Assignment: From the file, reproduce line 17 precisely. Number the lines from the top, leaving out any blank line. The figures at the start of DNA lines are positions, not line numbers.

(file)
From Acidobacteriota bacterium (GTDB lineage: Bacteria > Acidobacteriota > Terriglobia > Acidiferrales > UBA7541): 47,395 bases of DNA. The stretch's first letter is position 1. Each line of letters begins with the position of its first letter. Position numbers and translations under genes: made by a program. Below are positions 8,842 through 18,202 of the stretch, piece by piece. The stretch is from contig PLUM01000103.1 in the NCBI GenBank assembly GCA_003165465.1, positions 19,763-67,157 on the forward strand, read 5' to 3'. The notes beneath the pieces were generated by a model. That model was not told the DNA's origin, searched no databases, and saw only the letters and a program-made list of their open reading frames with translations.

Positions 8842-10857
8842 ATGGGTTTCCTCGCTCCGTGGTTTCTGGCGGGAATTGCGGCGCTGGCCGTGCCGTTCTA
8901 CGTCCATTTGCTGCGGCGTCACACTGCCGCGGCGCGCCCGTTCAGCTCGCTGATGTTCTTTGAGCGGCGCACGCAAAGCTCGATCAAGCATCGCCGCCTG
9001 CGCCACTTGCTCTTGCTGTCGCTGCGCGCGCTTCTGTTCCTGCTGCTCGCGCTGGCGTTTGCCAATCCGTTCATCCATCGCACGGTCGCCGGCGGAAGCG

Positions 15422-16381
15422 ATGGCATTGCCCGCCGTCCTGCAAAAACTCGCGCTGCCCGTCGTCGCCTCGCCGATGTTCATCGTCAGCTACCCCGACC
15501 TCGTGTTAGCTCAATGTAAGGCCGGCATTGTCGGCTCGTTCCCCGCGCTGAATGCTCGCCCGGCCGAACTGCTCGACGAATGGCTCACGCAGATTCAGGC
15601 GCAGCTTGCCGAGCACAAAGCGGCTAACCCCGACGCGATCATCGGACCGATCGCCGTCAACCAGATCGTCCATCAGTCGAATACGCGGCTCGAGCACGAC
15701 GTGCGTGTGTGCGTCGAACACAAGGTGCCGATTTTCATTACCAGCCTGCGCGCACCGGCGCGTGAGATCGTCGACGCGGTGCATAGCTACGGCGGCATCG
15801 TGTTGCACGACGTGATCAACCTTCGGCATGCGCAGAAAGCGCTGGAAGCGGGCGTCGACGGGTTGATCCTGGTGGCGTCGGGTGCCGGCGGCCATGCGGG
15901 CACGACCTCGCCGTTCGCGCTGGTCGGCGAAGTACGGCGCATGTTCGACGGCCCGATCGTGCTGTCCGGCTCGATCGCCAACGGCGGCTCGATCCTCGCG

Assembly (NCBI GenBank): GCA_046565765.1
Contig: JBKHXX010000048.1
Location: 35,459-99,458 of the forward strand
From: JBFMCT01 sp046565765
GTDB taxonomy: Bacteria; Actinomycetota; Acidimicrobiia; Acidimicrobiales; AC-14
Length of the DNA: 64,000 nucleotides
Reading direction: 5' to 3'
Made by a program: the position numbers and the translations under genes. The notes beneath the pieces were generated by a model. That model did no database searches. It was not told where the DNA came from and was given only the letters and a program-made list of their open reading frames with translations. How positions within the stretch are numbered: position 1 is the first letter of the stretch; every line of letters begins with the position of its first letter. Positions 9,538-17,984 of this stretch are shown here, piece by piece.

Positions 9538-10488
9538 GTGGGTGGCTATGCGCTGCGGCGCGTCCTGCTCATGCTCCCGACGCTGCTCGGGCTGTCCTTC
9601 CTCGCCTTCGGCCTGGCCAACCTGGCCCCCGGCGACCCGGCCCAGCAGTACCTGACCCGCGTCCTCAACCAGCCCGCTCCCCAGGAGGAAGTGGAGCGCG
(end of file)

GTDB taxonomy: Bacteria; Actinomycetota; Acidimicrobiia; Acidimicrobiales; AC-14